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Just call him Dr. Monarch

Paul Levine returns to a hobby from his youth: collecting butterflies

Posted: October 21, 2012 2:00 a.m.
Updated: October 21, 2012 2:00 a.m.

Paul Levine with a Ulysses butterfly, left, and a green swallowtail butterfly that he procured at a crafts fair.

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When did Dr. Paul Levine get the idea he could catch butterflies as well as the next guy?

Maybe it was the time his older cousin Joel wouldn’t let him go along on a collecting expedition because “I’d only scare the butterflies,” said Levine.

The older boys had failed to catch one butterfly prize, the Monarch.

“Not knowing how hard it was to catch a Monarch butterfly, I saw one on a Zinnia in the front yard of a neighbor … I naively picked it up by its wings and went to Joel to ask him if he wanted this Monarch for his collection,” said Levine, grinning.

Cousin Joel took the Monarch, not at all grateful to his little cousin.

“That was the start of it,” said Levine, “and it grew from there.”

Grew indeed.

Today Levine’s digital photo collection is in the thousands and he no longer collects dead butterflies.

He belongs to several naturalist organizations, and lectures about butterflies throughout the Santa Clarita Valley, including Placerita Canyon Nature Center where his is a docent/naturalist.

Levine belongs to the North American Butterfly Association, the Lorquin Entomologic Society, and the Xerces Society, all groups that deal with insects (the butterfly is an insect) and other invertebrates.

A high point in his youthful butterfly career was the New York State Science Fair. It started when Levine was asked to bring in his butterfly collection by his biology teacher.

“I ended up teaching all the biology class sections on insects,” he said.

With the extensive collection, Levine won the local and district science fairs. But, he got a “left handed compliment” from the state judges when they refused to place his collection.

“They (state science fair judges) said the butterfly collection was impressive, but there is absolutely no way a 10th grader could put together that extensive a collection. But I had been collecting for years. I actually did collect, mount and identify every butterfly — but since there was no way a 10th grader could do that in their minds, I did not even place,” said Levine.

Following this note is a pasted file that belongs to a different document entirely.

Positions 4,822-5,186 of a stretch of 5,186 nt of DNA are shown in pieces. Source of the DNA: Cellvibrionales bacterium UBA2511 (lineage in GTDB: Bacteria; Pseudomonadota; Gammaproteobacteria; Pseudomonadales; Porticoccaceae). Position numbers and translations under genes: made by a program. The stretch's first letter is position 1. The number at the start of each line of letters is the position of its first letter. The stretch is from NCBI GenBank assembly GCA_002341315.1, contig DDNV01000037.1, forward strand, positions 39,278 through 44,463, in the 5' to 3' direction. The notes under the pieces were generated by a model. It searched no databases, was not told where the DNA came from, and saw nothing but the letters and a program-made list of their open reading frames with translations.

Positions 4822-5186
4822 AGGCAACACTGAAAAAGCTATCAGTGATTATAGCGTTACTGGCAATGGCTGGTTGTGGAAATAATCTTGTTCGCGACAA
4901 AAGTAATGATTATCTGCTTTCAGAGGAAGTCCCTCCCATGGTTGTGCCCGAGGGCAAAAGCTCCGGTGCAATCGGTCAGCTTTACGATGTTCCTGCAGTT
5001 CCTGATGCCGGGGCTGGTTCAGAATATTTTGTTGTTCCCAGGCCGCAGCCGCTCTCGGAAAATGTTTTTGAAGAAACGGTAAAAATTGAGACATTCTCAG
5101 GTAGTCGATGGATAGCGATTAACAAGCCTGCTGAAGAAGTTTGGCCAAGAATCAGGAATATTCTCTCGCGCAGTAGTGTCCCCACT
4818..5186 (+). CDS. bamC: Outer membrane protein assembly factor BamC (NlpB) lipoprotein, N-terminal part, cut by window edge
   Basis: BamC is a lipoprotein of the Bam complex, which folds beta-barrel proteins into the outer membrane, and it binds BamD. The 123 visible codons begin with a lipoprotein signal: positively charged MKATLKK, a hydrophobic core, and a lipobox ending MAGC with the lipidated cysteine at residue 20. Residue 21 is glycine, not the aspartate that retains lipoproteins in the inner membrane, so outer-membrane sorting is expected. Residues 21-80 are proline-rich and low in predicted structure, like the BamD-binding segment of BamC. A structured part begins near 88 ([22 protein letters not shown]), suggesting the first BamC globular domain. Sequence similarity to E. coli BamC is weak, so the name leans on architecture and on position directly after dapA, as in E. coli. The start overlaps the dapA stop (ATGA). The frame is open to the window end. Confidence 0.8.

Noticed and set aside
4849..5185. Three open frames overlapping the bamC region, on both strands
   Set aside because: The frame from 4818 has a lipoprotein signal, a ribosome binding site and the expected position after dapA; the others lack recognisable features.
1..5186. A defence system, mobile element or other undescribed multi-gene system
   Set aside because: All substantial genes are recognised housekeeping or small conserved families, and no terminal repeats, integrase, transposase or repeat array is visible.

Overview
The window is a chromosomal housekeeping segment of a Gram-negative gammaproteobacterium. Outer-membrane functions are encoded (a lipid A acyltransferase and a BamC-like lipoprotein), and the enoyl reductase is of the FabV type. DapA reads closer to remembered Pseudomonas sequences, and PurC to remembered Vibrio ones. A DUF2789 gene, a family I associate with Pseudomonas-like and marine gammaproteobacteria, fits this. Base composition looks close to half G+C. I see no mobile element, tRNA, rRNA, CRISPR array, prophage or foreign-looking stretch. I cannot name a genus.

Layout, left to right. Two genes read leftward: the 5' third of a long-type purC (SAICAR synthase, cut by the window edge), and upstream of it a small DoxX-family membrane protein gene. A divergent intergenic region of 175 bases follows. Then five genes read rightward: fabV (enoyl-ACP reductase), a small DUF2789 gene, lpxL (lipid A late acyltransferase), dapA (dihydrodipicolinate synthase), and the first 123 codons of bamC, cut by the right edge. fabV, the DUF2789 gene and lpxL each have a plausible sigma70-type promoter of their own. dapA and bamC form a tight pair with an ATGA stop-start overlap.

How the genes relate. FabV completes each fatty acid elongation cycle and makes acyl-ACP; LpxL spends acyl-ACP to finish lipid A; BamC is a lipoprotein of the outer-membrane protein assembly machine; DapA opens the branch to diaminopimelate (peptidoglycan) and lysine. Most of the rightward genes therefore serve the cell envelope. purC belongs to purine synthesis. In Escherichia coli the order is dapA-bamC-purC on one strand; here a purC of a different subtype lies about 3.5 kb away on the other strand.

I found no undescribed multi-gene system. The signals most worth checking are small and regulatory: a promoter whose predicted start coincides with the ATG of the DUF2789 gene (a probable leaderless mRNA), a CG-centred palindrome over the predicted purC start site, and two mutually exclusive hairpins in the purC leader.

Nevertheless, he kept up his passion for butterflies until three things got in the way — medical school, post-graduate training and Vietnam.

In Vietnam he ran into a collection problem.

“I brought a small portable net. Once I knew where it was safe, I did go out collecting. One day I even collected on the base. My CO spotted me and called me to one side and told me it didn’t really look good,” Levine said.

That stopped his Vietnam collection, “…at least on the base,” said Levine.

Butterflies and war zones didn’t seem to go together, especially when you are a lieutenant and a general medical officer.

“I had the feeling that he would have liked to MedEvac me for psych reasons, but as senior medical officer on the base, I had to sign off on all MedEvacs,” said Levine, a twinkle in his eye.

Medical school also conspired to slow down Levine’s collecting.

“Medical school and post-graduate education occupied me 24/7,” he said. “My call schedule was every other night-every other weekend. I was on Monday, Wednesday, Saturday and Sunday, Tuesday, then Thursday and Friday. If I wasn’t on duty, I was either back at the books or journals looking up something with respect to one of my patients or sleeping.”

Even more intense was his life as a cardiologist. That is when his physician wife, Lucille, “…suggested that I really needed to do something more than just cardiology — that one year, I might want to retire unless I died first with my proverbial boots on.”

His wife suggested he resume his butterfly hobby.

“She was right — and I did — and I am grateful to her for that,” said Levine.

Dr. Lucille Levine passed away in January 2011.

With his wife’s suggestion in mind, Levine continues to collect and educate the public on butterflies while still clinically active at Olive View UCLA Medical Center and Saint Jude Medical, from where he retired in 2010.

In recent years, Levine, a resident of Newhall, has given lectures on butterflies of the SCV to the LA Chapter of North American Butterfly Association, LA County Mountain Recreation Conservation Authority Towsley Canyon Nature Center and Placerita Canyon Nature docents and summer camp participants.

“I am willing to talk to any group that invites me regarding butterflies, but few know about me, I don’t advertise and I don’t charge,” he said. “It gives me pleasure to get others excited about the natural beauty right here in our back yard.”

To contact Levine email: paul.cele.levine@sbcglobal.net.

lifestyles@the-signal.com

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